Bilal Ahmed, a tech and social media blogger, lists some of these - cyber bulling, addiction, frauds, scams, hacking, health and security. However, I think the predominant fall out of social media is the spread of misinformation and divineness.
Millions of people report or forward messages or information, including news, that is not verified and often partisan. Terrorists are known to use these apps to communicate with each other or spread panic using them. This is especially dangerous in case of often-wrong medical advice or false news of communal flare-ups. Opinions are spread as facts and personal biases are conveyed as the only option. Rumours and propaganda are widely disseminated among the innocent and gullible. Even as social media brings people together, it divides them.
It is creating a binary in the society. Unfortunately, this divisiveness is not one-sided. If one side is bigoted and fanatical, the other is bitterly partisan and equally hateful.
,The amount of bitterness, which different sections have for each other, is clearly visible on Twitter, Facebook, WhatsApp and other such groups. If BJP supporters accuse those who do not subscribe to their views (and even threaten in some cases) as anti-national, anti-Hindu etc al, Modi haters are no less in spewing their hate for BJP and find Modi responsible for all the problems facing Indians.
I have often explained to friends that if I am supporting the government on any issue, it is based on my perception of the situation; but I am dismissed as being a closet Sanghi. If one side is insidious, the other is perfidious. Bye bye, bi-partisanship.
According to media research foundation Niemen Lab: "The primary vector for the spread of misinformation in India is WhatsApp. The instant messenger is fast, free and runs on nearly all of India's 300 million smartphones. It's also encrypted end-to-end, which means it's nearly impossible to track what flows through it. Its real-world ramifications, nonetheless, can be brutal."
In fact, look at the invention of search engines and the ubiquitous reach of Google altered journalism and news. Everyone has become an authority on every subject. Now, with access to a lot of this unverified or doctored information, we want to drive political debate and development. In this world of algorithmic computing and bots, what is termed as fake news is rampant across social media. Imagine we are only in the early stages of Artificial Intelligence (AI) and very soon the whole web will be automated.
Source : OnlyGFX.com
Fake news is not new, but it has become a hot topic in 2017.
For centuries, we got our news from sources we believed and trusted. In this Google era, research is limited to a few clicks and with digital manipulation we can literally manufacture news.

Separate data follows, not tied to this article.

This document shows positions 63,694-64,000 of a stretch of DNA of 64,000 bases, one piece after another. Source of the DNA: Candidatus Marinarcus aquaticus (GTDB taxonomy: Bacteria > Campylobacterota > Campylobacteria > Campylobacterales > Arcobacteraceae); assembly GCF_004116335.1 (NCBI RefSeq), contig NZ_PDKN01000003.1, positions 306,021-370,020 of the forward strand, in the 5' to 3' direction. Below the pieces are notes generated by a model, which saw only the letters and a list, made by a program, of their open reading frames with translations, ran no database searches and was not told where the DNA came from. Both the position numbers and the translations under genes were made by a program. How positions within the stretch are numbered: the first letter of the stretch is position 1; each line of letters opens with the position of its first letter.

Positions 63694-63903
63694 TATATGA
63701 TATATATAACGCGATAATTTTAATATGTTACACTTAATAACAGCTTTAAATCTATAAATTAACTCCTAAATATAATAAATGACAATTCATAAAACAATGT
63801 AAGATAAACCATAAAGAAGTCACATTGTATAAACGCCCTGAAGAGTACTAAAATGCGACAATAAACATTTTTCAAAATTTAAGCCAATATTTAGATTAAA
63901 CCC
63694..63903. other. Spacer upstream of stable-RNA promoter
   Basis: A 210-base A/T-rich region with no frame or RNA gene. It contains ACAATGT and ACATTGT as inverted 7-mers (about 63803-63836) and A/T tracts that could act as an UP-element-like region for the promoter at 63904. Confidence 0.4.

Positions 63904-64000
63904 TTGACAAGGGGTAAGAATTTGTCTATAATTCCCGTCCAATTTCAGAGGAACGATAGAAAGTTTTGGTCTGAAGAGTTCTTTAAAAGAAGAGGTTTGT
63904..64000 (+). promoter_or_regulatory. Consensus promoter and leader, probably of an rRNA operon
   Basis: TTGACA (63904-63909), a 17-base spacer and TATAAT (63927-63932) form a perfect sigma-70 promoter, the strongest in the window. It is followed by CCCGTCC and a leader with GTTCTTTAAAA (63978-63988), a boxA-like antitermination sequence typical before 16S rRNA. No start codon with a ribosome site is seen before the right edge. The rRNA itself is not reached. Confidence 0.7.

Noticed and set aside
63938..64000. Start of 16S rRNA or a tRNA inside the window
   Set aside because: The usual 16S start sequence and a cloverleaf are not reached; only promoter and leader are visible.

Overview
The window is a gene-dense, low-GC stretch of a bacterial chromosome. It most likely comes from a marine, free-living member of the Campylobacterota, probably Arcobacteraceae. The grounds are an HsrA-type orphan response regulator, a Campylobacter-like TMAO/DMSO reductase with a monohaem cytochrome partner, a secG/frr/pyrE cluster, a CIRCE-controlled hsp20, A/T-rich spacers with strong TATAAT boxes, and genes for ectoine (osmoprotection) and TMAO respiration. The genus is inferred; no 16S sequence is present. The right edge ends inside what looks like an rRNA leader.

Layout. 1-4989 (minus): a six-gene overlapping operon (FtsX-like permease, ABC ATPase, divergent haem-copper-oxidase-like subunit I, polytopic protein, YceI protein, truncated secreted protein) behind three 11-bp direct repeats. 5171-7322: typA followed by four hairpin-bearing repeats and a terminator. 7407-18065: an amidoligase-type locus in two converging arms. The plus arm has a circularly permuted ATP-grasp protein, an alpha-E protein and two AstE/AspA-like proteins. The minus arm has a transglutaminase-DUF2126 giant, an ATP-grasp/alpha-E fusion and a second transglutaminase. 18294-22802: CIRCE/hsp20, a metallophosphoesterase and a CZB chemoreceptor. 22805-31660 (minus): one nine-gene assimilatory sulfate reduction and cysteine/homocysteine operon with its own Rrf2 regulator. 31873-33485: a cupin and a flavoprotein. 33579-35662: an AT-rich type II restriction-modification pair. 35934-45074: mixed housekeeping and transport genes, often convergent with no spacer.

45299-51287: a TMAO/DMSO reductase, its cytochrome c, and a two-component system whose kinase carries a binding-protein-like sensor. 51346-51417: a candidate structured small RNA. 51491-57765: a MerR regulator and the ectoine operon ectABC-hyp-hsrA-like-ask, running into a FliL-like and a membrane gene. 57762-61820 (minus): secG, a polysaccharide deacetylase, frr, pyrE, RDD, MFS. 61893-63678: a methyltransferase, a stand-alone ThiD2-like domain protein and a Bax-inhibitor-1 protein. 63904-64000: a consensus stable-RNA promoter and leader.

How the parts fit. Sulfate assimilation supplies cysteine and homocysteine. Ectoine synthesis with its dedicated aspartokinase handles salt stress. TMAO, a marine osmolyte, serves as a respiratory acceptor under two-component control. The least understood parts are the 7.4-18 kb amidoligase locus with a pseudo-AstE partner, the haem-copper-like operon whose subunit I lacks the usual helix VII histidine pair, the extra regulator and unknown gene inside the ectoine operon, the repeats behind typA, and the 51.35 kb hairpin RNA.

In any case we live in a world of alternative realities where the mind sees what we would like it to see. Slicing and dicing data (misconstrued as facts) from your perspective, you tell a story about incidents, people, history, society and so on.
With everyone wearing coloured glasses of their choice, the information shared on social media becomes the truth, or so we would like to believe. A general lack of understanding about how the internet works is conveniently passed around.
It is estimated 50 per cent of all forwards on WhatsApp for example are fake or false.
In a recent article on media literacy, Hugh Lineman noted: "Media is no longer passively consumed - it's created, shared, liked, commented on, attacked and defended in all sorts of different ways by hundreds of millions of people. And the algorithms used by the most powerful tech companies, in particular, are brilliantly designed to personalise and tailor these services to each user's profile."
At a time when a vast majority of people are glued to their phones (three-four hours a day), much of their time is spent on social media sites. There is a need for us to understand the perils of the medium. Not only are people being alienated, they are suffering from psychological damage and other illnesses like attention deficit disorder. Like gaming and gambling overuse requires therapy so does over dependence on social apps. Journalists, commentators, doctors and even politicians and we the users all have to work out a new digital ethic and discipline.
There is talk of regulating social media, which is not a good idea because it will give way to more devious use of the internet to communicate.
There are studies (I have also written about it) that social media as a tool of political communication is losing its efficacy. Trolling, for example, is now frowned upon by users. Besides, important digital companies like Google, Facebook, Apple, Twitter and Microsoft are using AI to filter out fake messages. We need to reequip ourselves differently for this new age.
As an expert puts it, "The vast amount of information available online and rise in fake news highlights the need for critical thinking. Children need to develop critical thinking from an early age. This is a key skill for young people to develop as they enter into third level education and prepare themselves for the workplace."
(As first published in DailyO - https://www.dailyo.in/voices/social-media-binary-facebook-snapchat-instagram-whatsapp/story/1/24495.html)